“The unexpected passing of Dr. Barbara Wells in February 2022 was a blow to everyone at CIP and across the CGIAR and our partner organizations,” writes Dr. Oscar Ortiz, interim Director General of CIP in this memoriam article, published in CIP’s Annual Report for 2021. “From the hallways of CIP headquarters in Lima, Peru to the field site of the most remote CIP and CGIAR science team, Barbara was liked and respected by all. Her presence will be greatly missed.”
Morgan Scale is growing carbon-neutral potatoes in west Wales by using his cover crops and crop rotation to offset greenhouse gas emissions from his spuds and so produce for the UK’s first zero-carbon potato brand. His potatoes and those from five other Pembrokeshire growers are now available under the Root Zero brand throughout the UK.
Potato processor Simplot Australia has refused to budge on its second price offer to Tasmanian farmers for their potato crop this season, according to a report by Fiona Breen and Tony Briscoe for ABC Rural news. Farmers say the extra $105 a tonne the company put forward three weeks ago is still not enough to cover the cost of growing their crop this season, estimated to be about $20,000 a hectare. Simplot said it collectively considered every cost its growers incurred.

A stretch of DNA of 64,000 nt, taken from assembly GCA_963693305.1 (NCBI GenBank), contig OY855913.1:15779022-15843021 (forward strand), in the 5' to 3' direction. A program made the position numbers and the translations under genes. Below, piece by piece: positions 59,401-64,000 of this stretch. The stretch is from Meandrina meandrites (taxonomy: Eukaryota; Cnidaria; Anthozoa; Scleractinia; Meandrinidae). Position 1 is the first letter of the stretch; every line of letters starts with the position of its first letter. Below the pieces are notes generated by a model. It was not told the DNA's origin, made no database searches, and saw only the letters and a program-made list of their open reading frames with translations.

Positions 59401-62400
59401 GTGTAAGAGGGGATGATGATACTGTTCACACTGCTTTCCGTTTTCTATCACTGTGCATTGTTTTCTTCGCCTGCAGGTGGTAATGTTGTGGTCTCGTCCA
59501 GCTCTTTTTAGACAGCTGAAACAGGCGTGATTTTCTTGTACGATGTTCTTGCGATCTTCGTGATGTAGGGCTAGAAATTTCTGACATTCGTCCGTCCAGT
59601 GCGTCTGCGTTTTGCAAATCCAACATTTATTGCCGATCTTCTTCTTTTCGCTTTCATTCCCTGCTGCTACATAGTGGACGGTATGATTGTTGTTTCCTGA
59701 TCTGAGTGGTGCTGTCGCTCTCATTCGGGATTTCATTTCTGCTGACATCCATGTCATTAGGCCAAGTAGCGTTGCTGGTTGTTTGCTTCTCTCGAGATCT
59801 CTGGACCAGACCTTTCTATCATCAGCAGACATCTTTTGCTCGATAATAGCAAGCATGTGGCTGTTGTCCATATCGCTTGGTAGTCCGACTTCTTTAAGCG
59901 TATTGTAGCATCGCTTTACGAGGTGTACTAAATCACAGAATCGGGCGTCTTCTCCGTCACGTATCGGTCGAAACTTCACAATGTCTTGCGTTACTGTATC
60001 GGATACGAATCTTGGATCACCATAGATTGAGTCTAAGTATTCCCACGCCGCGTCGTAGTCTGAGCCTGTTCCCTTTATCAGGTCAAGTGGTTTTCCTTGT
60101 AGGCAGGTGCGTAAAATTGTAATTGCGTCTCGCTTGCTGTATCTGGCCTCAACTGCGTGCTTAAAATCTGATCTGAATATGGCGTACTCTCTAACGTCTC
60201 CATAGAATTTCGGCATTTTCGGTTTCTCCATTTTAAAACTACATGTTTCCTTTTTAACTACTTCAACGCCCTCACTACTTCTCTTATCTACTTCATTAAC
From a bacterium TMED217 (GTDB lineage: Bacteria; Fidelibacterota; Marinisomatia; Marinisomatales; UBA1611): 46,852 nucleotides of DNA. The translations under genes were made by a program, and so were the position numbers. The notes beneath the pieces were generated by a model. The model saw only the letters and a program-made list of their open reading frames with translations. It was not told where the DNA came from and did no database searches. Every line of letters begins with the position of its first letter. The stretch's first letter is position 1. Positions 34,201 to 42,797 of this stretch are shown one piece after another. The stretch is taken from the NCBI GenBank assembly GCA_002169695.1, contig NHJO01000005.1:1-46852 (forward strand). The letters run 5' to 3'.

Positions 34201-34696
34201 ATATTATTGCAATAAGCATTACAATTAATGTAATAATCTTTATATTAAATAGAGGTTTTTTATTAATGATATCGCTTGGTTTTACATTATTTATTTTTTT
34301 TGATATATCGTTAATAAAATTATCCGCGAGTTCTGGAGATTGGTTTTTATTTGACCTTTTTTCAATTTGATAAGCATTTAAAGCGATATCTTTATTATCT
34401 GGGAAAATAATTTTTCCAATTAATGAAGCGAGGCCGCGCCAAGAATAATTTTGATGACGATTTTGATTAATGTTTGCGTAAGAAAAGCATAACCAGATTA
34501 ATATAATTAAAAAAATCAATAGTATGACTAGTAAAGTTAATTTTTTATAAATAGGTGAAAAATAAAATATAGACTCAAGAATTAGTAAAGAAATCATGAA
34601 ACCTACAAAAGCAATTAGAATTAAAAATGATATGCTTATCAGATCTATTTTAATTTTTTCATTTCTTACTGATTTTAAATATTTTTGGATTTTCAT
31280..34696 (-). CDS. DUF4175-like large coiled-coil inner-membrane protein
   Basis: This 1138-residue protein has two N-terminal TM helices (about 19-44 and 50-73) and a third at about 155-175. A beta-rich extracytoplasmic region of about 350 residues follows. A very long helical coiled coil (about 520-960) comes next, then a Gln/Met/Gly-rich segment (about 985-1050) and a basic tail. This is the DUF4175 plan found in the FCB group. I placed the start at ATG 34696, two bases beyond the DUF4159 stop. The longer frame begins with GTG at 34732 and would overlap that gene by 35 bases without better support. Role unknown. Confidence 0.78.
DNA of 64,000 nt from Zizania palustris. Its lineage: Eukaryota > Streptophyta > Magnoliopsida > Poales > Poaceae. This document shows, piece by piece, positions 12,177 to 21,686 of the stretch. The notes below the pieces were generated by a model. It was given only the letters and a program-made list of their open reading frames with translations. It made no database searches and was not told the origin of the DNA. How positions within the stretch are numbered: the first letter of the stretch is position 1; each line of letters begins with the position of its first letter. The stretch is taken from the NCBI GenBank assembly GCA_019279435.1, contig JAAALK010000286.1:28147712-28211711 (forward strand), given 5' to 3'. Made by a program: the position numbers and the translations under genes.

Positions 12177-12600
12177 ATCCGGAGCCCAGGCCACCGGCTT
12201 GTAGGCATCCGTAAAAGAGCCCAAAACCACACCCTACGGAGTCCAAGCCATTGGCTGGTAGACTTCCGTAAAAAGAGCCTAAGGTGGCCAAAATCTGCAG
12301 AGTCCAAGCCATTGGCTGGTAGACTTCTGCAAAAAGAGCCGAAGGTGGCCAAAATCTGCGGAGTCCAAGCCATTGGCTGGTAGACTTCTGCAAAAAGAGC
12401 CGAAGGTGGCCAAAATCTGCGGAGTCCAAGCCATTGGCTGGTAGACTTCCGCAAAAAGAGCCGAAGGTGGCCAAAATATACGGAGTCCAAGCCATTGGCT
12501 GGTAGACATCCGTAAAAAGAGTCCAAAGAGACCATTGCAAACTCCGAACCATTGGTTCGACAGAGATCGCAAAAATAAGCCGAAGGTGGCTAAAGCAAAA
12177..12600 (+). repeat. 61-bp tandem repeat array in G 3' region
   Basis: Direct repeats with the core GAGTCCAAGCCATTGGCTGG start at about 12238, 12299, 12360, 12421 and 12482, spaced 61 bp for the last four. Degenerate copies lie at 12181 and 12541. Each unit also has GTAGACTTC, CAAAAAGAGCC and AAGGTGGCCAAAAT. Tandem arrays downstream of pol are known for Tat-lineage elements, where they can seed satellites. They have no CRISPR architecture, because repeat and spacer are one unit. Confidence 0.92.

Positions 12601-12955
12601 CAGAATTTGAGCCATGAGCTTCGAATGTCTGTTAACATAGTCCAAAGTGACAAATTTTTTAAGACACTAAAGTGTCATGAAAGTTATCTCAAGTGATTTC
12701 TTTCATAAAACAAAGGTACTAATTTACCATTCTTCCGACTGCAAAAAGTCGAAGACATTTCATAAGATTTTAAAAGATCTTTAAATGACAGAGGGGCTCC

The Lima-based International Potato Center’s (CIP) work to reduce hunger and malnutrition, boost farmer resilience, and catalyze income improvements generated benefits for men and women in more than 30 countries last year. To communicate some of those achievements and give people a sense of how CIP harnesses science to improve lives and livelihoods, the organization included varied examples in CIP’s Annual Report 2021: From lab to field to scale, which is now available online.
Food and beverage company PepsiCo India has launched its premium potato chips brand Lay’s Gourmet in India to tap into the growing market for premium snacks in the country, according to a news story published by the website Mint. Consumers in India have been moving up to better, more premium products as affluent households grow in size. In the top metros too such households are driving demand for more niche food and beverage brands.